Helenium amarum

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Helenium amarum
Helenium amarum1.jpg
Scientific classification
Kingdom: Plantae
(unranked): Angiosperms
(unranked): Eudicots
(unranked): Asterids
Order: Asterales
Family: Asteraceae
Tribe: Helenieae
Genus: Helenium
Species: H. amarum
Binomial name
Helenium amarum
(Raf.) H.Rock
Synonyms[1][2]
  • Gaillardia amara Raf.
  • Galardia amara Raf.
  • Helenium badium (A.Gray ex S.Watson) Greene

Helenium amarum is a species of annual herb in the daisy family known by the common names yellowdicks, yellow sneezeweed, fiveleaf sneezeweed, and bitter sneezeweed. It is native to much of the south-central United States (Texas, Oklahoma, Louisiana, New Mexico)[3] and northern Mexico (Chihuahua, Coahuila),[4] and it is present elsewhere in North America, Australia, and the West Indies as an introduced species.[3][5][6][7]

Helenium amarum is a multibranched bushy erect plant reaching 20 to 70 centimeters (8-28 inches) in height and thickly foliated in narrow to threadlike leaves. The tops of stem branches hold inflorescences of many daisy-like flower heads. Each head has a rounded center of sometimes as many as 250 golden yellow disc florets and a fringe of 8-10 usually lighter yellow ray florets which are reflexed away from the center. The fruit is a tiny achene about a millimeter long. This herb is weedy in some areas.[4]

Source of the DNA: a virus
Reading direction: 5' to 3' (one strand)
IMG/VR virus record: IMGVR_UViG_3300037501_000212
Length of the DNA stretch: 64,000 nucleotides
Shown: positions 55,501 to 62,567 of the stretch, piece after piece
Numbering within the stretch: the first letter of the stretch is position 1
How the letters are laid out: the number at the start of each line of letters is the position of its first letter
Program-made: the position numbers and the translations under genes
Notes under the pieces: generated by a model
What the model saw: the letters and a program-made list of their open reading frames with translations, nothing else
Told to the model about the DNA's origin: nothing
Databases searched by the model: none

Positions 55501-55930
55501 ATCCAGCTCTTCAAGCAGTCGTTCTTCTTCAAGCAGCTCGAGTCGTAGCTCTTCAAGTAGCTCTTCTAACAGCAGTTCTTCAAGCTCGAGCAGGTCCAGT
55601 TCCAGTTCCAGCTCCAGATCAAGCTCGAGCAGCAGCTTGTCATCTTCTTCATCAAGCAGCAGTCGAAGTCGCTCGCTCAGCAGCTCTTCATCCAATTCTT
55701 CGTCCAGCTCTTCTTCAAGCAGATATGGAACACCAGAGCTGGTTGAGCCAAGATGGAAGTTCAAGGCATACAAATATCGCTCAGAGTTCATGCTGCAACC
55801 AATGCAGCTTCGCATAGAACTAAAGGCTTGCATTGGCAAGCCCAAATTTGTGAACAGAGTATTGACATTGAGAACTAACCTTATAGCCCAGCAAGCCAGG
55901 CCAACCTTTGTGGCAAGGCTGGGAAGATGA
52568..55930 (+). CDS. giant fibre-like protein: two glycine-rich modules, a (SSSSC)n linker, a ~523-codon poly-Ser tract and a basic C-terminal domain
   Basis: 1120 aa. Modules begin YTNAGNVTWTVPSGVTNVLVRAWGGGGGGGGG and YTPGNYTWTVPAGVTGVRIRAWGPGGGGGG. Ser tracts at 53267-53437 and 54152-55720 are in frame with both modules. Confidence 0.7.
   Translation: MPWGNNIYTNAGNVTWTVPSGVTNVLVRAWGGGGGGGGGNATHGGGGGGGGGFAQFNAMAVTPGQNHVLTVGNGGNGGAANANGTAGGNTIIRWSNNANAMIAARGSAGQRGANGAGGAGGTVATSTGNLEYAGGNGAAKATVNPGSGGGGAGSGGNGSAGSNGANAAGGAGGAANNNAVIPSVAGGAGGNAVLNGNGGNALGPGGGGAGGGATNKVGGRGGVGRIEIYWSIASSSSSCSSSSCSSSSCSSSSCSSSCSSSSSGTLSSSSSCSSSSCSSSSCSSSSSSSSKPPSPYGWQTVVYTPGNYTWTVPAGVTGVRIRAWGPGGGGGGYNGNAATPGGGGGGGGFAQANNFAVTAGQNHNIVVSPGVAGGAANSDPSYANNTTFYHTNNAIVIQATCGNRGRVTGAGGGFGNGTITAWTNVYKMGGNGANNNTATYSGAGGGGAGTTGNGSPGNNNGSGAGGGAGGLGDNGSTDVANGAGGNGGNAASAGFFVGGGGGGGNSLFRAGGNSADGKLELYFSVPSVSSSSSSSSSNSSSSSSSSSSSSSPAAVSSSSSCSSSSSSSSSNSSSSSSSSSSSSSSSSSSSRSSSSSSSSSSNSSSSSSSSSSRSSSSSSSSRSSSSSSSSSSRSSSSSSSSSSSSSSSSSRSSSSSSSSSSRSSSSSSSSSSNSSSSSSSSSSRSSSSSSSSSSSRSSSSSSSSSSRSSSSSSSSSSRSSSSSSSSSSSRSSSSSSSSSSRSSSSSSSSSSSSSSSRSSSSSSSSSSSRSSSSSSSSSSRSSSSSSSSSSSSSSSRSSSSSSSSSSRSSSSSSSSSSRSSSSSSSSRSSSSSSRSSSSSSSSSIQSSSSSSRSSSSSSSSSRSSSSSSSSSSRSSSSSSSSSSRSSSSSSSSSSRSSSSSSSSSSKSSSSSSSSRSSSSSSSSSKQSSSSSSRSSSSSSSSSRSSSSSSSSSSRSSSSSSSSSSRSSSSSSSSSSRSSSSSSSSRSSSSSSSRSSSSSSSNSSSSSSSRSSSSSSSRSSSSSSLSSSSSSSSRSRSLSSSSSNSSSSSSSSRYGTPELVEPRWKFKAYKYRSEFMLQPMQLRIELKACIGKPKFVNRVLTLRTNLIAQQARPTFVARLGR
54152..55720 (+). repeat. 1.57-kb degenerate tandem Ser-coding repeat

The plant is somewhat toxic to mammals[8] and insects[9] due to the presence of the lactone tenulin.

Varieties[1][4]

References[edit]

  1. ^ a b The Plant List, Helenium amarum (Raf.) H.Rock
  2. ^ Tropicos, Gaillardia amara Raf.
  3. ^ a b Biota of North America Program 2014 county distribution map
  4. ^ a b c Flora of North America, Helenium amarum (Rafinesque) H. Rock, 1957. Yellowdicks, fiveleaf sneezeweed
  5. ^ Turner, B. L. 2013. The comps of Mexico. A systematic account of the family Asteraceae (chapter 11: tribe Helenieae). Phytologia Memoirs 16: 1–100.
  6. ^ Tropicos, specimen listing for Helenium amarum (Raf.) H. Rock
  7. ^ Queensland Government, Department of Agriculture and Fisheries, Bitter weed (Helenium amarum)
  8. ^ Ivie, G. W., et al. (1975). Toxicity and milk bittering properties of tenulin, the major sesquiterpene lactone constituent of Helenium amarum (bitter sneezeweed). J Agric Food Chem 23:5 845-9.
  9. ^ Arnason, J. T., et al. (1987). Mode of action of the sesquiterpene lactone, tenulin, from Helenium amarum against herbivorous insects. J Nat Prod 50:4 690-5.

External links[edit]